Originally this was brought forward as a bill, but was retracted and brought forward as a non-binding motion. I question that. From where I sit, it looks like the government may have perhaps intervened, that perhaps it did not want to see this come forward as a binding bill on which it would need to act, and therefore wanted a non-binding motion instead that could be supported but pushed aside. This is not the approach the government promised us when it was sworn into power. It is not the approach that was communicated to us through the throne speech, on December 4, 2015.
     I would like to take a couple of excerpts out of that speech to show what was communicated to us with respect to the expectations for members of Parliament, specifically backbench MPs, and how their opinions would matter.
    Reading the speech, the Governor General said:
    I call on all parliamentarians to work together, with a renewed spirit of innovation, openness and collaboration...In this Parliament, all members will be honoured, respected and heard, wherever they sit. For here, in these chambers, the voices of all Canadians matter.
     Let us not forget, however, that Canadians have been clear and unambiguous in their desire for real change. Canadians want their government to do different things, and do things differently. They want to be able to trust their government.
    The problem is this. We have an important matter before us that would have been a strong bill brought forward in the House by a backbench MP on the government side. However, it appears at this point that this was not in line with what the government wanted.
    I commend the member for Brossard—Saint-Lambert for bringing forward this important issue. It speaks to competition in many sectors across the country. Co-operatives are spread across each and every sector. Unfortunately, with this being a non-binding motion on the government, it will not have the effect I would like. It speaks to the fact that nothing concrete is coming forward from the government with regard to economic development, or pushing industry down the road, or our economy, which has seen difficult times over the last year. We had some good numbers on Friday of last week, but besides that, we have seen poor job growth numbers.
    We have been asking for a plan from the Minister of Innovation, Science and Economic Development, or what used to be Industry Canada. We have not seen anything but three bills.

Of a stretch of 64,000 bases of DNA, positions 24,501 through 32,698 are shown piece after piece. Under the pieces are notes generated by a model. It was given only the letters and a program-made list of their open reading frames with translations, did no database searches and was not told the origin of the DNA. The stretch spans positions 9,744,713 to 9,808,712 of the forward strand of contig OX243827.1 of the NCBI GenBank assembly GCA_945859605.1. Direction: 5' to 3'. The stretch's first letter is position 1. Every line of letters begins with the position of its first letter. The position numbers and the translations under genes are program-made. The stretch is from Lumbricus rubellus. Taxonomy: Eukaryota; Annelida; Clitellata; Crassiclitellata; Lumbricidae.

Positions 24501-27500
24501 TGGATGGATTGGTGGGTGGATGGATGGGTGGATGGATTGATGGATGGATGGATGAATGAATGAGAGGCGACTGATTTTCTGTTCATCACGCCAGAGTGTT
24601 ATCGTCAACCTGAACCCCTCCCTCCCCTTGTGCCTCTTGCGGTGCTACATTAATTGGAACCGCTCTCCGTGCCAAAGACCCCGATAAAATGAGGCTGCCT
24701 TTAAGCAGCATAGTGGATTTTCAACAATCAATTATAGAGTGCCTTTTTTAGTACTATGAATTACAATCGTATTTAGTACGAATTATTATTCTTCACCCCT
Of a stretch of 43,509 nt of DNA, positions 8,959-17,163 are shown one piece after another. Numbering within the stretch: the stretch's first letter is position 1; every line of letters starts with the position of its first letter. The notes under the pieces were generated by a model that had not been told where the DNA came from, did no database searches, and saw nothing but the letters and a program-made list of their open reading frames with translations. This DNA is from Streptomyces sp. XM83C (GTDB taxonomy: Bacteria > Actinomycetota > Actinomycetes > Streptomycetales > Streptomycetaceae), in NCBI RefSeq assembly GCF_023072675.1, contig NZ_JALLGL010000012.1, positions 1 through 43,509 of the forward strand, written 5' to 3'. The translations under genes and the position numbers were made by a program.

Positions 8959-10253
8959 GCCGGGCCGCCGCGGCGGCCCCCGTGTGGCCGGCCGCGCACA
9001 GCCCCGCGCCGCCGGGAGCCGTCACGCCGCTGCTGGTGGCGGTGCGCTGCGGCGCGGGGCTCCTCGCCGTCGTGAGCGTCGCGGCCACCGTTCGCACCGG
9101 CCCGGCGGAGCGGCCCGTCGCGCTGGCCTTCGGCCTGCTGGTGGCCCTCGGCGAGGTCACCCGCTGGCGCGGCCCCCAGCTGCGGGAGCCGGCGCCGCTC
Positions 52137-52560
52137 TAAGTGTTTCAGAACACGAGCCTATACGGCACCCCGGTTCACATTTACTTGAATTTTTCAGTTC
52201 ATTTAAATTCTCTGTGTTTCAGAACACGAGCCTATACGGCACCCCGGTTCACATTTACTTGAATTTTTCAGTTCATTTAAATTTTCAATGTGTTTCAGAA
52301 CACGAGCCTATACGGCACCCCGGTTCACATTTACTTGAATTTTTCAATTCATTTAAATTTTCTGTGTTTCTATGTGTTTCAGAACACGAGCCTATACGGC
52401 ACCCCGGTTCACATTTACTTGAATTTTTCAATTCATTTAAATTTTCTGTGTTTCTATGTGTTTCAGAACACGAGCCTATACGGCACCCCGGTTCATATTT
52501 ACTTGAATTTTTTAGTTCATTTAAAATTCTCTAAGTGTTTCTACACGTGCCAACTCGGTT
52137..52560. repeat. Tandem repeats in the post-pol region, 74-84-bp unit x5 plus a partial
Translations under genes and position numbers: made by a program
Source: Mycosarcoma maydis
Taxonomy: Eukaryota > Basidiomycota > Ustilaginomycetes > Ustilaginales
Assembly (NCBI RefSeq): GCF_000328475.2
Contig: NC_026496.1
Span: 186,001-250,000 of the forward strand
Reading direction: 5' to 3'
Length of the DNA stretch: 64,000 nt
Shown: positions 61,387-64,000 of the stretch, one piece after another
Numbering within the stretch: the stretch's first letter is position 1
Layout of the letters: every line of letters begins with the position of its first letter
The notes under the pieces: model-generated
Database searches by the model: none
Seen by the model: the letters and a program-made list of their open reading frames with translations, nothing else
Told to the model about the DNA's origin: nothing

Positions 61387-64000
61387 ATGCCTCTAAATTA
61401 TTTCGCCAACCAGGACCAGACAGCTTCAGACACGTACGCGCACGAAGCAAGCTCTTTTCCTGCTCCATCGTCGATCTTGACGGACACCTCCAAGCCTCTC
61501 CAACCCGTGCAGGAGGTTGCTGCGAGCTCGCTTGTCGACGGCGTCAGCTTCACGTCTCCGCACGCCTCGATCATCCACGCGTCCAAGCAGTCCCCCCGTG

The first bill dealt with copyrighted works for persons with disabilities. We supported that, and always will. However, it does not have a wide-ranging effect on the economy. It does not show the plan the government said it would bring forward.


    The second bill was with regard to disclosure of boards and compliance. If a board was non-compliant regarding the number of persons and diversity on the board, it then needed to explain why.
    Another bill was tabled just last week. It has yet to come to our innovation committee. However, as we move forward, we see a lack of a plan for the economy. When a member on the other side of the House brings forward a very strong motion, which I would rather see as a bill because it would be binding, I wonder why the government, or the member on the other side, did not proceed with a bill instead of something that would be non-binding motion. We are not seeing a plan for the economy going forward. The motion is actually a meaningful piece that could have provided help and support. We wish the minister would have taken it and worked with the member to ensure it was a binding policy that the government could take to the private sector and push very hard.
    When I was at Meridian, there were times when we had a lot of influence over what happened in the economy. As a credit union, a co-operative, we were able to fill sectors that perhaps the banks could not. There were times when smaller businesses felt they could not compete, so they came together, worked together and through the process of creating a co-operative, they found savings in sourcing products and opportunities for selling their products. Co-operatives are very important, and I wish we had seen this in a full bill.
    Going back to credit unions and co-operatives overall, there are a number of financial co-operatives. When the previous government moved a motion to allow for co-operatives and credit unions to go to a national level, there was some concern about whether they would be able to compete with the high cost of doing so. Out east, the credit unions, with the provinces, came together and were able to put forward a larger bank and credit union co-operative. They provided savings to their members, as well as more products to them. Out west, Vancity and some other large credit unions looked at breaking out onto the national stage. In Ontario, my former employer, Meridian Credit Union, looked at a national perspective as well. There were talks of mergers, and all types of different opportunities. However, in the last year, a couple of them have taken that step onto the national stage. Some are looking at online banks and some are still looking at mergers.